A Letter to John Francis Foster…

dear-dadHey, Dad, I just realized while looking at my day planner the other day that you’ve been gone for 49 years.

Somehow it doesn’t seem right that you only lived 47 years.

I guess it’s strange to consider you’ve been dead for more years than you were alive.


Somehow, I can’t help but believe you’ve been observing things since that fateful October 13th in 1969 (Friday the 13th, by the way), but I felt like I ought to reach out to you today.

I’ve been married to that big-eyed little gal Geneva for nearly 50 years.

I remember when she said she wanted to show you her engagement ring and didn’t want/need me there.

My Mom and I weren’t sure she’d go downstairs to see you.

You’d love her.

She’s so artistic!

I catch myself wondering some of the amazing things the two of you might have created  together.

Remember when you made that large replica of the moon out of paper mache`?

It was complete with all the craters and such, painted  with a phosphorus paint so it would glow in the dark and covered  in glass beads?

Neav is good at coming up with things like that.

You should see some of the things she’s created.

Sure wish I knew where your model of the Rock of Gibraltar wound up.

There’s no place in our house where we could display it since it stood over 3 feet tall but that big, gold thing that you created out of paper mache`and coat hangers served the old Prudential Insurance Company office in Mansfield, OH well for many years.

I thought about that rocket you made out of carpet tubes.

We painted it silver with a red nose cone.

Remember that year we attached it to the chimney on our roof and you stuck Santa on it?

Straight out of the 60’s!

Gosh, I have a grandson older now that I was when you passed.

How can that be?

You’d have 5 great grandchildren to spoil and the fact that 3 of them are guys would show you we broke the “girl’s only” streak on our side of the family.

I think you’d really enjoy our daughters because they are truly “Fosters”.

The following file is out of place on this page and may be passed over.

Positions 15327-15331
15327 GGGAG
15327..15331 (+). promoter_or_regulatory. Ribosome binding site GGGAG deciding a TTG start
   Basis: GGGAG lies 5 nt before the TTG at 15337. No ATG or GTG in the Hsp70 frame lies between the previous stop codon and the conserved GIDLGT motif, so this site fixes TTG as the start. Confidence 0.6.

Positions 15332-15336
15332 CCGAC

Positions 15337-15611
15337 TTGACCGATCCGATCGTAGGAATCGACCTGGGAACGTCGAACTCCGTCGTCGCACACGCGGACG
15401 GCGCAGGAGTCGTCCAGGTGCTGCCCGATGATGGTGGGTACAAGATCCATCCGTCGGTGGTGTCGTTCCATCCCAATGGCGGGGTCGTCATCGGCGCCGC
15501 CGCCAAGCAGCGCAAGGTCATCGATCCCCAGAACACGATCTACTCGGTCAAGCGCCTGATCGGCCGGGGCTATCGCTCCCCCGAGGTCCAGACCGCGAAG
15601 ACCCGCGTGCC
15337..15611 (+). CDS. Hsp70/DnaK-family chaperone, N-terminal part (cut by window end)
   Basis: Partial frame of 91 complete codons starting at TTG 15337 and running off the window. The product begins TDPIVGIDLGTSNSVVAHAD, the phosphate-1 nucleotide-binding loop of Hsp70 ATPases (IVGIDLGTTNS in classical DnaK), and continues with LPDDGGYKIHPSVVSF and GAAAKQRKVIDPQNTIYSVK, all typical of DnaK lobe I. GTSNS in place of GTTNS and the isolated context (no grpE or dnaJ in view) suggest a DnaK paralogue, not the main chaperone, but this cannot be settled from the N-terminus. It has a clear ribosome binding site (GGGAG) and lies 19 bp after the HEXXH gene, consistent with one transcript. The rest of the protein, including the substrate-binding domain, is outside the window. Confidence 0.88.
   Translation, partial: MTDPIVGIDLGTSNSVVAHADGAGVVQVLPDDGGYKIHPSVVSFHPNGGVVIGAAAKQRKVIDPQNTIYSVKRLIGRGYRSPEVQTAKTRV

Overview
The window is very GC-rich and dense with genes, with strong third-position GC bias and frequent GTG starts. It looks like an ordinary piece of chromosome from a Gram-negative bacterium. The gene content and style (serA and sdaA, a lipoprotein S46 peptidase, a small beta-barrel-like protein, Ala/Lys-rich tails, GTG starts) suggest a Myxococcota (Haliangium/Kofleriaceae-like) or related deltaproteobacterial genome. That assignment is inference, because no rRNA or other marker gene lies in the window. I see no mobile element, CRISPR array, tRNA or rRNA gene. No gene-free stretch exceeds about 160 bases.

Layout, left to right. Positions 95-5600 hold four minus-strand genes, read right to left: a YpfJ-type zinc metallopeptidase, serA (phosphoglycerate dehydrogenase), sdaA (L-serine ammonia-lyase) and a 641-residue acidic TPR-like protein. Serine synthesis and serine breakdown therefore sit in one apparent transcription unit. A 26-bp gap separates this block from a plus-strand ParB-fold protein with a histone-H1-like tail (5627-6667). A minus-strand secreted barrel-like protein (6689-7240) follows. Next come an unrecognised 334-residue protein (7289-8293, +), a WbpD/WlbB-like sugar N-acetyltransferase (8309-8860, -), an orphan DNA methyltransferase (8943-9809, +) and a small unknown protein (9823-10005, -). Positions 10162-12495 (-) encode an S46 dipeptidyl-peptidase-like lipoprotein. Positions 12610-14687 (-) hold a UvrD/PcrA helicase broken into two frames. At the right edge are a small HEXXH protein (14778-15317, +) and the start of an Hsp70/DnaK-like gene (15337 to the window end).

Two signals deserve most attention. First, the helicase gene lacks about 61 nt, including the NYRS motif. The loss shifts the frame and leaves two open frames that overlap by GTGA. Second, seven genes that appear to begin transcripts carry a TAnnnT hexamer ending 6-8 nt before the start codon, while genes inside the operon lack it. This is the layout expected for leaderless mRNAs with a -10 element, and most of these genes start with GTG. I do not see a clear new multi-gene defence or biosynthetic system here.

We actually had 3 but daughter Karey only lived 17 days and passed but that’s something you and Mom could relate to.

Nikki and Stacey are as different as they can be but you’d get a kick out of family gatherings and the lively talk that always happens.

They both have good husbands who are good fathers and good guys but they’re also as different as their wives, our daughters.

I never forget coming home from Texas and USAF basic training when you died.

I was a “slick-sleeve” Airman Basic when I had an Army general stand next to me at the airport  in the  restroom.

He noted my uniform and said, “Troubles at home, Airman?”

“Sir, yes Sir!” I replied while standing before the porcelain facility.

“Well, I wish you luck, Airman”, was all he said.

He knew.

My guess is I wasn’t the first “soldier” he encountered on his way home after a death in the family.

Uncle Gene picked me up that night at the Columbus, OH airport and he had Neav with him.

He was so distraught with your passing that he drove the entire way with a dead fly on one of the lenses of his glasses.

I was so glad to see my fiance` but I couldn’t be happy because you were gone.

When I got home, Mom told me how they found you on the back step where you sat to take a break from mowing the lawn.

I knew it was sudden because I heard there was an unfinished beer nearby.

That’s always a sure sign.

Mom said you told her you had planned to write a letter to me that day.

It was that possibility which made going back to basic training after emergency leave a bit more tolerable.

I remember dashing off to the mail room when I arrived in San Antonio.

But, there was no letter waiting for me.

Gotta tell you that might have been the lowest moment of my life.

No hoped-for letter from you and lots of miles between me and my fiance` who I now missed more than ever.

Plus basic training to finish.

I felt like I had to look up to see bottom.

You probably knew that Neav and I would be married but your passing expedited that timeline just a bit.

We got married about 10 weeks after you died.

So, here I sit, 49 years later, way older than you were and  I catch myself thinking.

Would you be proud of me?

I think you would have been virtually intolerable talking about your son, “the one on the radio”.

You would be 97 next year.

I try to imagine what that would look like or be like.

But I always see that image of the sun-reddened guy on Pelee Island with that damned blue, red and white tam you always wore there.

Dad, they’re making available a never finished Sinatra recording of “Lush Life” on a re- released Frank Sinatra Sings For Only the Lonely album.

Sure’d be nice to listen it on the juke box while sipping a few cold brews with you at the Golden Key, Dad.


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